from:  Biranchi Mishra
Posted on: Jan 11, 2012 at 11:31 IST

On the face of it the piece looks to be great. The ideas are again great to bring reformations in the system through some tweaks which are not that simple as they sound. But, still, I have serious doubts if the desired reformations can bring significant improvement in the quality of democarcy in India. In order to improve the quality, the system needs to first develop a sense of accountability in the voter itself. While voting, the voter must feel that S/he is doing the best in making the system effective and to ensure a near true democracy for the coming generations. This, in my view, would be the key to a better democracy in India which would largely discomfort the political parties and the selfish elites who take the role of electoral middlemen during every election in the country. The systemic reformations come next to it and will become obvious once the voter becomes accountable to each of his/ her votes.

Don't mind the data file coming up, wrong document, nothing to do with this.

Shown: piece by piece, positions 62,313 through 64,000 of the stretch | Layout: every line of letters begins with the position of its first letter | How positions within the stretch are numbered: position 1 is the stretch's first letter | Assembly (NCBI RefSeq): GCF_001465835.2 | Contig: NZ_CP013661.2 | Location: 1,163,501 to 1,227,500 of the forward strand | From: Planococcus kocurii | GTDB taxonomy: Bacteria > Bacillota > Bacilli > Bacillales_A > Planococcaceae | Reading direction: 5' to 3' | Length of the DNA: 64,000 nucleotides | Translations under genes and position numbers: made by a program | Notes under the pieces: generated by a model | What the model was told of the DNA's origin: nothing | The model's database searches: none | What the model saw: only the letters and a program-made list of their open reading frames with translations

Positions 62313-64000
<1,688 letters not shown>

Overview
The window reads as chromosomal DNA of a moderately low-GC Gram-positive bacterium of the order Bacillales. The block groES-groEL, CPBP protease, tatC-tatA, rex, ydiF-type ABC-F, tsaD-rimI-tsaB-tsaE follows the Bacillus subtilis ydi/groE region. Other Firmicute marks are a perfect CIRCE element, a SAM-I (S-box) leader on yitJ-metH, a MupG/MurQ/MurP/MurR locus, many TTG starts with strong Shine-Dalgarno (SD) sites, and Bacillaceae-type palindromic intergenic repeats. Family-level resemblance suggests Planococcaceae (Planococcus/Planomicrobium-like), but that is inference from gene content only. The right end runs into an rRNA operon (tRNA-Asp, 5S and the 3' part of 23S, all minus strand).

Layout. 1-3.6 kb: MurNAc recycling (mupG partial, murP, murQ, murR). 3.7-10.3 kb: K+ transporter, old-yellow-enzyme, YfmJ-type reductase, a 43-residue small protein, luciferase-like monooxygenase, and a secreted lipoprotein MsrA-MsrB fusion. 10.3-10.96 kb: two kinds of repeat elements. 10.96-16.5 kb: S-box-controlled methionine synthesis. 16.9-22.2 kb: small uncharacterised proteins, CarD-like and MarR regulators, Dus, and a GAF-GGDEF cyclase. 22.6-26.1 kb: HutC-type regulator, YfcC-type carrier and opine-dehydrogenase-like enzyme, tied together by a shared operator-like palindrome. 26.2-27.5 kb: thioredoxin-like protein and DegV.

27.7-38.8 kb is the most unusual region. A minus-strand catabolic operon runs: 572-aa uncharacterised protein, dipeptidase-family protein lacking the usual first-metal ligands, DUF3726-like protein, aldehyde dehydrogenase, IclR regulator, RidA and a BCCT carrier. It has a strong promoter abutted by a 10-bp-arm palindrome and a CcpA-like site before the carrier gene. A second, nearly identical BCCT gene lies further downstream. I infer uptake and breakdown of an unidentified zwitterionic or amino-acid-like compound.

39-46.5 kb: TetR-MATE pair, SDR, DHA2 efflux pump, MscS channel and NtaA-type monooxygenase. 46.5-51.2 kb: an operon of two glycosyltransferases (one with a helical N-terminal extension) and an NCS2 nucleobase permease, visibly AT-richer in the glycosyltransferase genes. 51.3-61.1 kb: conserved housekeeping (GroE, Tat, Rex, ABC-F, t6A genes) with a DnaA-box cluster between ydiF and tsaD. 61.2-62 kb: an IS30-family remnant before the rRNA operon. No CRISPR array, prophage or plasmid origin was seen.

from:  Basudev Mahapatra
Posted on: Jan 11, 2012 at 11:31 IST

Mr Panda should try applying some of the suggestion to his state of Odisha where his party has run a police state for the last 10 years - rigging gram sabhas and brutally evicting the poor and tribal communities for POSCO, Tatas and other multinationals in a no holds barred rape of the resource rich state. Such academic posturing and theorising once again speaks to the elite and the TV studio crowd - appearing all sweet reason while ground realities inflicted by the same politicians are very different and expose their true understanding of democracy. Incidentally despite being the darling of the english media, Odisha under Mr Naveen Patnaik continues to be at the bottom of most HDI parameters like infant mortality, malnutrition, education etc. Go ahead, Sir, tweak away...